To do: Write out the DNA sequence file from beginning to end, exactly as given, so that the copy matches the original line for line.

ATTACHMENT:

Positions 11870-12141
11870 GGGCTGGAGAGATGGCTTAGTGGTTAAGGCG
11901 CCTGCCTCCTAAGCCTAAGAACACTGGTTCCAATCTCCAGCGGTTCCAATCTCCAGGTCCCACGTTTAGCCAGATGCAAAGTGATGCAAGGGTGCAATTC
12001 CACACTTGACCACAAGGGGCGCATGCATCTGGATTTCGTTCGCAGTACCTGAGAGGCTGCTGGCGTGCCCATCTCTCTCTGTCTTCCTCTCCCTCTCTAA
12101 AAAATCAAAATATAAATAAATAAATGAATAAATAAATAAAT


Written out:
Positions 11870-12141
11870 GGGCTGGAGAGATGGCTTAGTGGTTAAGGCG
11901 CCTGCCTCCTAAGCCTAAGAACACTGGTTCCAATCTCCAGCGGTTCCAATCTCCAGGTCCCACGTTTAGCCAGATGCAAAGTGATGCAAGGGTGCAATTC
12001 CACACTTGACCACAAGGGGCGCATGCATCTGGATTTCGTTCGCAGTACCTGAGAGGCTGCTGGCGTGCCCATCTCTCTCTGTCTTCCTCTCCCTCTCTAA
12101 AAAATCAAAATATAAATAAATAAATGAATAAATAAATAAAT